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Institut Sophia Agrobiotech

UMR INRA - Univ. Nice Sophia Antipolis - Cnrs

Cellular and molecular dissection of bacterial peptidoglycan-mediated Drosophila melanogaster behavioral immunity

jeudi 21 Janvier à 11h00 - Sophia Antipolis - INRAE PACA - Visioconférence

Séminaire scientifique
L’équipe BES invite C. Léopold KURZ de l’Institut de Biologie du Développement de Marseille-Luminy.

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Abstract :

In nature, metazoans co-habit with micro-organisms and have evolved tight relationships with them. The exposure to microbes not only impacts the physiology of animals but also their behavior. Indeed, exposure to harmful microbes can lead to the canonical immune response as well as to behavioral response which function could be to reduce the exposure to the pathogen or avoid its spread. We studied the molecular and cellular mechanisms underlying behavioral responses to bacterial exposure and in particular to bacterial peptidoglycan. The latter is a component of the bacterial cell wall and the main elicitor of the NF-kB immune pathway in Drosophila melanogaster. Detection of peptidoglycan was previously associated with a decrease in egg-laying in infected flies. This decrease depends on the activation of the NF-kB immune pathway in neurons (Kurz, C.L., Charroux, B. et al.,2017). We identified the neurons responsible for this behavioral response. In particular, we identified a couple of octopaminergic neurons in the fly brain that modulate egg-laying upon peptidoglycan exposure via the NF-kB immune pathway. Moreover, the identified neurons directly sense the bacterial peptidoglycan and this sensing leads to their decreased activity (Masuzzo, A. et al.,2019).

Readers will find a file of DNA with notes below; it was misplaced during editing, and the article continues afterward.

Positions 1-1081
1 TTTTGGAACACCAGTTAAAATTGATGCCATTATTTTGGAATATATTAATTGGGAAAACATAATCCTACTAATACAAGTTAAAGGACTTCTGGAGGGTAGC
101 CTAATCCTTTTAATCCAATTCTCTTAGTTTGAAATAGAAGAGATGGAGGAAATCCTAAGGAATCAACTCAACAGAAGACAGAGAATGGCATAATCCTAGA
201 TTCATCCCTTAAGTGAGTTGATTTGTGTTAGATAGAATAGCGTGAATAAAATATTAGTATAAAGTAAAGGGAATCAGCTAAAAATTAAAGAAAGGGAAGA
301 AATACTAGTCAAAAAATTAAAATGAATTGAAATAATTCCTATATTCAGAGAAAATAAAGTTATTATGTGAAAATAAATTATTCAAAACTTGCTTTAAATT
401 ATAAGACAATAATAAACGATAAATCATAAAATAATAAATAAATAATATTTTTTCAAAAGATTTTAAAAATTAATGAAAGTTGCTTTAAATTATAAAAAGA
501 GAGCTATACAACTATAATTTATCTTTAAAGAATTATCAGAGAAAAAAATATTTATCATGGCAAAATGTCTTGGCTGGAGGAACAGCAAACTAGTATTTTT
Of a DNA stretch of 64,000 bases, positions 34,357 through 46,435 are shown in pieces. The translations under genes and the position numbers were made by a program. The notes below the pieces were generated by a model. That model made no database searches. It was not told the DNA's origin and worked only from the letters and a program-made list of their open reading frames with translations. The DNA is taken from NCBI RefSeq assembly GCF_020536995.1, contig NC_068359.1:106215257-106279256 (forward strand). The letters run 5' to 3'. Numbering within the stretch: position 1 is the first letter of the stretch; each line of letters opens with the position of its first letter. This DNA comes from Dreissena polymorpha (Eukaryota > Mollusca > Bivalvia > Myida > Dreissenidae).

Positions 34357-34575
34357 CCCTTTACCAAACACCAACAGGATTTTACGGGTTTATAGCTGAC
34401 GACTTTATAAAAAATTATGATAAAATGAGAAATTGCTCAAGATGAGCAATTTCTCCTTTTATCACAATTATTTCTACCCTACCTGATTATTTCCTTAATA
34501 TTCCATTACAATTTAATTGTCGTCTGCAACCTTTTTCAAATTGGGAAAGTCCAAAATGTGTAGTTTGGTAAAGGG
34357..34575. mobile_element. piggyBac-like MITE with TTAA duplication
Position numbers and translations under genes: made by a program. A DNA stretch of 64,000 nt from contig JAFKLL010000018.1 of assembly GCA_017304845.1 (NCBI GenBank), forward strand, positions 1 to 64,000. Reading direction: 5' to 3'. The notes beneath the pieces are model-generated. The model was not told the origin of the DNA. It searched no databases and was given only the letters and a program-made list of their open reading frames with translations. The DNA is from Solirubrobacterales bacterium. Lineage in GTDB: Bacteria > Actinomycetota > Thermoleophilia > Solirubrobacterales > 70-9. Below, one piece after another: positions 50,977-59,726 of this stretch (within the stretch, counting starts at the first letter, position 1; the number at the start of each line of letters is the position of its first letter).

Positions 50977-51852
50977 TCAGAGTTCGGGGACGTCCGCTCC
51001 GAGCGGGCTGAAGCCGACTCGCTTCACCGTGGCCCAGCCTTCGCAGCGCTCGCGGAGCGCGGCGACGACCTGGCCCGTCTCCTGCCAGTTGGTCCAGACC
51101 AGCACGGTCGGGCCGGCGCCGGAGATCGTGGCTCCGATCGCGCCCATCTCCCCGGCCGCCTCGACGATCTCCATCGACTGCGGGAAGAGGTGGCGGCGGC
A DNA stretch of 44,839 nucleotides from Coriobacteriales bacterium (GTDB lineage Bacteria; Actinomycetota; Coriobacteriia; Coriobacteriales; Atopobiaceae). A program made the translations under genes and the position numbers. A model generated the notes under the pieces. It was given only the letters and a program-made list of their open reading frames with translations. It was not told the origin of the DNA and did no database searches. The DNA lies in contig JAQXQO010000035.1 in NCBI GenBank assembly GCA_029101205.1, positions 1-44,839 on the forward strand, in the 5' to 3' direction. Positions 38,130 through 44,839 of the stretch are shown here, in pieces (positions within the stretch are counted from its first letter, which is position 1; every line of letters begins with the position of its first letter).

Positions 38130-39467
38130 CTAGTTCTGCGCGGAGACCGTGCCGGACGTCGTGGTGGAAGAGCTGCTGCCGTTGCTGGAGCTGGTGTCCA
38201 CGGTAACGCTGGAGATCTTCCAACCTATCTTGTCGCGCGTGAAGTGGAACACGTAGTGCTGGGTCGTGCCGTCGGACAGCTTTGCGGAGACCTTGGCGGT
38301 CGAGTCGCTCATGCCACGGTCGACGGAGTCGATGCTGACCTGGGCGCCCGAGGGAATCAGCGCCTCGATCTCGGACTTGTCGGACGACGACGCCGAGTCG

Additionally, we showed that bacterial peptidoglycan is also detected by two classes of taste sensory neurons. In in vivo calcium imaging, taste neurons for the detection of bitter compounds respond to bacterial peptidoglycan and this response is dependent on some elements of the NF-κB cascade. Furthermore, taste neurons for the detection of sweet compounds also respond to peptidoglycan. However, in this case, the response is independent of the NF-κB pathway. Thus, the integration of signals coming from these two neuronal classes might be necessary for the fly to make feeding decisions.

Taken together, our current model is that the same bacterial elicitor (peptidoglycan) dually induces the NF-kB signaling pathway in immune-competent cells and neurons, and thus triggers both canonical and behavioral immunity. However, some neurons, i.e. taste sweet neurons, respond to peptidoglycan in an NF-kB independent way, suggesting that other mechanisms are required for the peptidoglycan detection in these neurons.


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